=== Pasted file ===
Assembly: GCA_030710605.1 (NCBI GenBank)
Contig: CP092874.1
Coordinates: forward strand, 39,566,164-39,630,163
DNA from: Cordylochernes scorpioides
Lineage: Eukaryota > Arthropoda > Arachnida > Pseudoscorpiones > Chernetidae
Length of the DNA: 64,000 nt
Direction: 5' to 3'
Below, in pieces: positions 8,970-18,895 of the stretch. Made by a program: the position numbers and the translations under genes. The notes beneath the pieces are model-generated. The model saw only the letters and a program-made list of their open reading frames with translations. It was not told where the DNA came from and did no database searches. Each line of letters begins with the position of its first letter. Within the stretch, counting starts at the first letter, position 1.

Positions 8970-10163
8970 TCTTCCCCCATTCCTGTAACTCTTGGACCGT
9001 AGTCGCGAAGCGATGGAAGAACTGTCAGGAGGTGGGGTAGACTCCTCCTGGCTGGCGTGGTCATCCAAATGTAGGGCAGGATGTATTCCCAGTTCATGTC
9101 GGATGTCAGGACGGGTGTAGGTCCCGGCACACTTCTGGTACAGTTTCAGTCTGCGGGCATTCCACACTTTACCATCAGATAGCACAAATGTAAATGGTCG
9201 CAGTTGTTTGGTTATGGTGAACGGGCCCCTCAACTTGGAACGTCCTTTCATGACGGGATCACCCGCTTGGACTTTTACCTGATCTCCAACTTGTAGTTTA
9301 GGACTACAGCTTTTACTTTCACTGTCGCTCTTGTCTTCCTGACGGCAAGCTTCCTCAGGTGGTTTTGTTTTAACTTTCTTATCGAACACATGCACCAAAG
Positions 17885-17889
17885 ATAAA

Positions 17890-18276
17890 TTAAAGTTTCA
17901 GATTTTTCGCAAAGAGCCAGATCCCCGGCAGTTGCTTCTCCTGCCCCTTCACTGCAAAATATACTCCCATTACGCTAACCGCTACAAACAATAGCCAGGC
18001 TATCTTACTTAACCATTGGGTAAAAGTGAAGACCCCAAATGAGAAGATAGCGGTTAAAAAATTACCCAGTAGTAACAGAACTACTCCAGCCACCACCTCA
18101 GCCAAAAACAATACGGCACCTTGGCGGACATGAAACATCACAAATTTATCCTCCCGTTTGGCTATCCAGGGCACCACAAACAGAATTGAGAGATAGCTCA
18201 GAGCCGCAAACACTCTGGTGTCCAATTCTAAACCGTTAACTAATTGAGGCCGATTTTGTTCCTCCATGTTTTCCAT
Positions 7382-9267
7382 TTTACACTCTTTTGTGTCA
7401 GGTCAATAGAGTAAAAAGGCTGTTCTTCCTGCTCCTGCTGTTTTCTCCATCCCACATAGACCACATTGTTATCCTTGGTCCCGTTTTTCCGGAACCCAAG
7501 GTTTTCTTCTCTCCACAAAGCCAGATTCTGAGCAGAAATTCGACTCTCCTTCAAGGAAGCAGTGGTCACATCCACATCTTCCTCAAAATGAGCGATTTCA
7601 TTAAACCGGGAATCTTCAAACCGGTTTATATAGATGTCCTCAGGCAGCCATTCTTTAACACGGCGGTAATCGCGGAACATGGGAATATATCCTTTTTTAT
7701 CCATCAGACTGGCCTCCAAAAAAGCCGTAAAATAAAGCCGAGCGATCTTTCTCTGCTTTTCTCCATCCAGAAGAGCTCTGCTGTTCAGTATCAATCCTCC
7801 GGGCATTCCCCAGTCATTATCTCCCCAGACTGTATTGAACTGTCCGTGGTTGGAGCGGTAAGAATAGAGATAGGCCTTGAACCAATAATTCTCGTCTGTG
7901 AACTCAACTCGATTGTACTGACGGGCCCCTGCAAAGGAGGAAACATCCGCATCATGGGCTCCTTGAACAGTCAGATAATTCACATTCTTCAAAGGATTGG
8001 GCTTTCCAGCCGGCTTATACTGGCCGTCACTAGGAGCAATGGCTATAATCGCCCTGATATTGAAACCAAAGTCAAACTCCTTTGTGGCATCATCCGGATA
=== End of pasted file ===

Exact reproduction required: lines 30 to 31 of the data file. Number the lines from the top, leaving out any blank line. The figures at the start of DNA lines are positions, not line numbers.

7901 AACTCAACTCGATTGTACTGACGGGCCCCTGCAAAGGAGGAAACATCCGCATCATGGGCTCCTTGAACAGTCAGATAATTCACATTCTTCAAAGGATTGG
8001 GCTTTCCAGCCGGCTTATACTGGCCGTCACTAGGAGCAATGGCTATAATCGCCCTGATATTGAAACCAAAGTCAAACTCCTTTGTGGCATCATCCGGATA